What Causes Loud Vocalization in Your Cat?Published August 15, 2011
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Recently our senior catizen lilac point Oriental Shorthair cat, Dr. Hush Puppy, was becoming increasingly vocal; his typically soft sweet calls were transforming into ear splitting cacophony.
Since I don’t simply jump to the conclusion that there is a behavior problem afoot, I was quite concerned about the possible causes for his voice change. I immediately consulted with our veterinarian, but following Hush Puppy’s clean bill-of-health, she reassured me that his behavior was just his unique way of letting me know he misses me when I am busy working and probably feels a bit slighted.
While the Siamese and Oriental breeds often tend to be quite chatty, all cats (as they get older) may become hard of hearing or even become deaf. Cats with impaired hearing don’t realize how loud their vocalizations are, resulting in an increase in their volume.
But impaired hearing is not the only reason for cats to start howling and yowling, much to the dismay of their human companions. Because no matter what we do to find out what they are trying to tell us, we become worried about their welfare and frustrated that we cannot fix what is wrong.
One of the common reasons for excessive vocalizations, especially in older cats, is feline dementia. Cats can feel lost and confused even in familiar surroundings. The only way to express these feelings is to loudly share with anyone in proximity what is of concern to them. After being diagnosed with this condition, fortunately there are medications which can help alleviate some of the symptoms of this disease. For those interested, you can read more about the symptoms and treatment of feline dementia.
Another possible reason for these higher volume vocalizations could be chronic, long standing elevated blood pressure. Because long standing elevated blood pressure can cause discomfort to kitties, they may wander around the house vocalizing. The discomfort can also cause cats to experience sleep disturbances resulting in excessive vocalizations.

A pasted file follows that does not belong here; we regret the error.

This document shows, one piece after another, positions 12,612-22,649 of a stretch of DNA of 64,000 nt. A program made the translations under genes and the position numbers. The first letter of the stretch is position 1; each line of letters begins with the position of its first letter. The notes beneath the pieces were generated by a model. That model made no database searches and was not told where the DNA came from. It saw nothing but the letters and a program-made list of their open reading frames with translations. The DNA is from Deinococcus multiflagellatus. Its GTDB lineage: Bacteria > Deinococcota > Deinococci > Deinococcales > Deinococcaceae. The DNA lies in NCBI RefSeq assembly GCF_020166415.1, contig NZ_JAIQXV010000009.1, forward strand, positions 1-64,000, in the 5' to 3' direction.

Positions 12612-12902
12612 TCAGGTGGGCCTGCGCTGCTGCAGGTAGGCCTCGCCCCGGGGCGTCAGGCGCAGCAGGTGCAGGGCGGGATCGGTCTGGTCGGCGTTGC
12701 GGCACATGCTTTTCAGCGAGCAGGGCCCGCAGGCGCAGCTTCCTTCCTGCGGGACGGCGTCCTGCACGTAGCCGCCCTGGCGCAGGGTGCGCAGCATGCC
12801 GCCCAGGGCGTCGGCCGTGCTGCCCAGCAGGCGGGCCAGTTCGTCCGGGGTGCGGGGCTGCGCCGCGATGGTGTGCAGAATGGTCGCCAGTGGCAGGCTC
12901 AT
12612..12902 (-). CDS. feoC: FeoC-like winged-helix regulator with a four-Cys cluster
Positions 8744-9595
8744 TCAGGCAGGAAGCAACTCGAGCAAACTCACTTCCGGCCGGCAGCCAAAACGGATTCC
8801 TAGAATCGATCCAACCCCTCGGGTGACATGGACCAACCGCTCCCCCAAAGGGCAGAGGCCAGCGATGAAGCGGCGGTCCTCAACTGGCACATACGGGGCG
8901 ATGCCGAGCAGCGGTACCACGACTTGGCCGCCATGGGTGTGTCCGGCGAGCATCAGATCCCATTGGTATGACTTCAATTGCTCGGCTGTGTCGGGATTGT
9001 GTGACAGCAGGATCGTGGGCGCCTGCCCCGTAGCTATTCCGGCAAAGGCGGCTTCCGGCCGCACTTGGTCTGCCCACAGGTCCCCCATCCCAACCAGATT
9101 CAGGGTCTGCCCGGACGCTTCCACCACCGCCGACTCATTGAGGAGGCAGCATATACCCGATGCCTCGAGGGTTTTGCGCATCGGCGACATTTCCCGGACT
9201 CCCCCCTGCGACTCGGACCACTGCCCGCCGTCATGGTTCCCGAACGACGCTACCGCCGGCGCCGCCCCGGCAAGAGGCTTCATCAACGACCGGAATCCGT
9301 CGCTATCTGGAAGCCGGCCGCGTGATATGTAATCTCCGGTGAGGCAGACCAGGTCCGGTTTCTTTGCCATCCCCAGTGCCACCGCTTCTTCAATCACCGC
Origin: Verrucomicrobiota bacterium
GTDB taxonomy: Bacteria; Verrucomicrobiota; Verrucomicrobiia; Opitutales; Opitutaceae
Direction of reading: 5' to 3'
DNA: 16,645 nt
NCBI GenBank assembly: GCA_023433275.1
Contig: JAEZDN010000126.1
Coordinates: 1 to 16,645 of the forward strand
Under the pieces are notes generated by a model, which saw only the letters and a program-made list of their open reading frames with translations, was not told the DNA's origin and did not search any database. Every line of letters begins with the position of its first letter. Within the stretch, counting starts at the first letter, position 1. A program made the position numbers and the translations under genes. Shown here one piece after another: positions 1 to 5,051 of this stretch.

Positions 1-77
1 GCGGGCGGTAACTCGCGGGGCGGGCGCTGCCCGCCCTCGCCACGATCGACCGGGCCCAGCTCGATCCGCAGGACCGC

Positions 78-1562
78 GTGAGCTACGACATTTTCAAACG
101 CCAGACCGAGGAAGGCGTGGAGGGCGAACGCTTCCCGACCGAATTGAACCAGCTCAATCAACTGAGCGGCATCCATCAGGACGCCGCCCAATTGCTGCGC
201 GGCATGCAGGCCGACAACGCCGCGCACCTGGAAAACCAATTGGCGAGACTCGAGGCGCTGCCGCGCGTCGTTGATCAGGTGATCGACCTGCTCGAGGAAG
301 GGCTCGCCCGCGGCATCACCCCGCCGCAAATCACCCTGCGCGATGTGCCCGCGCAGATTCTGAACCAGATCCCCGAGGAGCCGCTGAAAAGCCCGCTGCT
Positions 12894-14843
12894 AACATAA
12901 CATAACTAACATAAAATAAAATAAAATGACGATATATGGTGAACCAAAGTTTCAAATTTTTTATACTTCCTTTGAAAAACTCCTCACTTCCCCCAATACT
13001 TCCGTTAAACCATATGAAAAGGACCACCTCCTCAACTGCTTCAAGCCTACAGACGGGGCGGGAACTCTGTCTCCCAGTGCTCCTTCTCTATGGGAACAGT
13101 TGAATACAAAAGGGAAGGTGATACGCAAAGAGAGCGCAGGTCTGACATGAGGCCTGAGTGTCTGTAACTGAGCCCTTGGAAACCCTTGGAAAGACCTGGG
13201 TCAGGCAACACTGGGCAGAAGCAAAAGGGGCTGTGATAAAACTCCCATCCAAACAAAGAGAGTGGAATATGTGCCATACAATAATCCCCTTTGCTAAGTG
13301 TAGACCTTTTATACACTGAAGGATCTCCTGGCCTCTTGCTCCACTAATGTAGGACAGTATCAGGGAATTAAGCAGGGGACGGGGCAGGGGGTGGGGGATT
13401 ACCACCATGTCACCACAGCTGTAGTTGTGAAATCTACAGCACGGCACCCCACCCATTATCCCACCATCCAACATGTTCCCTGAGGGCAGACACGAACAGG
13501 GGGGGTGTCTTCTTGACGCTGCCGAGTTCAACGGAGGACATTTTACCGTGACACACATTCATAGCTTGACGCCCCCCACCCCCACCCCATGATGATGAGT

Yet another cause of excessive vocalizations is hyperthyroidism, a disease caused by benign tumor development of the thyroid glands. This results in the production of excess thyroid hormone which causes an increase in the cat's metabolic rate. Cats become ravenously hungry but lose weight in spite of excessive eating. As the disease progresses, the liver starts deteriorating, and heart problems develop. If left untreated, this disease is fatal.
While kidney disease can lead to high blood pressure which is a possible cause of excess vocalization, generally cats with kidney problems demonstrate other symptoms which are more common. These are inappetence and an increase in water consumption, which is concomitant with an increase in urination.
So please seek prompt veterinary assistance if your cat’s vocalizations change radically for what appears to be no apparent reason.
What experiences have you had with cats with excessive vocalization? Share in a comment.